The proto-oncogenes of normal cells are themselves regulated or controlled by tumor suppressor genes, genes that usually serve as watch dogs to make sure that the cell is acting as it should. There are, in fact, two identical sets of tumor suppressor genes in each cell so that if one set fails, the other set will still be able to oversee cellular operations. These genes are, in effect, the master set of rules for how the other instructions (genes) that make up the cellular DNA are to be read and acted upon. If both sets somehow become damaged, the cell will cease to behave like a normal cell of its kind; it may radically change its shape, and it may begin to replicate itself without any control.
The body has a variety of mechanisms for protecting itself against unwanted changes in the DNA inasmuch as the genes are the basic code for the regulation of all physiologic processes. One of the most important of these mechanisms, a mechanism that is lately becoming increasingly appreciated by scientists for its significance, is called methylation. Methyl groups are single carbon units with the structure CH3 (one carbon and three hydrogen atoms). Methylation refers to the attachment of one or more methyl groups to different substances. Methylation has an impact upon the body that starts at the most elementary level, the expression of the DNA found in the genes. Methyl groups are attached at special sites to the DNA to provide protection against the expression or activation of genes that are responsible for many diseases, one of which is cancer. Indeed, almost all cancers become much more common in later life, not just prostate cancer, and the fact that our ability to replace the methyl groups located on the DNA strands declines dramatically as we grow older is a primary reason for this. Unfortunately, there are also aspects of cancers that can lead to “hypermethylation” of DNA, but the point remains that, in general, our body’s ability to completely regulate methylation declines with advancing age.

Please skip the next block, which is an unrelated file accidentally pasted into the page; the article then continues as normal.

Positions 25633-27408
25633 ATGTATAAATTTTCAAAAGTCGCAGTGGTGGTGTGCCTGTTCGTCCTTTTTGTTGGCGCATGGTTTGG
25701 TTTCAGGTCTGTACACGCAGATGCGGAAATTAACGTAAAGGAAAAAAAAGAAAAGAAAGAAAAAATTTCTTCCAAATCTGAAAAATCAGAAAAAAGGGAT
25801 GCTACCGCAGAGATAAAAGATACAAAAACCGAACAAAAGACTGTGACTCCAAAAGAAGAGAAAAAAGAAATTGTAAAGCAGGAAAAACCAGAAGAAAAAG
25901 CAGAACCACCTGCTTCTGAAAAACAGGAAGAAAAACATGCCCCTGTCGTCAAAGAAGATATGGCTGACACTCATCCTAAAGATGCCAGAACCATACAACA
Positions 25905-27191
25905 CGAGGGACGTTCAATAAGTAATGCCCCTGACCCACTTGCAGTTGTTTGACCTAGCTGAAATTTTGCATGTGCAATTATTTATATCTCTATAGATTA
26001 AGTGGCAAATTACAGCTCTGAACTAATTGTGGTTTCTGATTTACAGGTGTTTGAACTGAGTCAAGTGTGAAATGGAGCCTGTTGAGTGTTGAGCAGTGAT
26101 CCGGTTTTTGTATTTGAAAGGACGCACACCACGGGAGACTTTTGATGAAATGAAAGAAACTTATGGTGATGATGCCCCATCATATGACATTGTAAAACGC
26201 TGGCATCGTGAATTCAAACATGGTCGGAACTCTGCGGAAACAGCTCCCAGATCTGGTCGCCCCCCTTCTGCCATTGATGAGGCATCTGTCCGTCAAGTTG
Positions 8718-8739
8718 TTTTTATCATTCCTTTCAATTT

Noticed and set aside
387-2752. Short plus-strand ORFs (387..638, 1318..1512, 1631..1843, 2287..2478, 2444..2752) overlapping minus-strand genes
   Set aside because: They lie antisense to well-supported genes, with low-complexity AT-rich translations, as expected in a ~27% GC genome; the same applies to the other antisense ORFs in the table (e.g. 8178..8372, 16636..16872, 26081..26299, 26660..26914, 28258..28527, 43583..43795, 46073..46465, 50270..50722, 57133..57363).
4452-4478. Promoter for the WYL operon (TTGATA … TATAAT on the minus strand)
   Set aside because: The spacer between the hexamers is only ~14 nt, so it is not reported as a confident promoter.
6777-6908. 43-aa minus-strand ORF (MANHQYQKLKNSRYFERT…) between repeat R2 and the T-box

Cancers are classified according to the type of tissue from which they originated. The four major types of cancer are carcinoma, sarcoma, lymphoma and leukemia. Leukemia is the cancer of the blood cells and typically begins in the bone marrow, the site of the formation of new blood cells. Lymphoma, as name suggests, arises in the tissues of lymphatic system, such as the lymph nodes. Sarcoma develops in bone or connective tissues.
Prostate cancer is a form of carcinoma, as are the preponderance of all cancers, including lung, breast, colon and skin cancers. These cancers all develop into solid tumors and arise from epithelial tissues. Epithelial tissues are those that cover the surface of the body (i.e., the skin) and also line all the internal cavities of the body.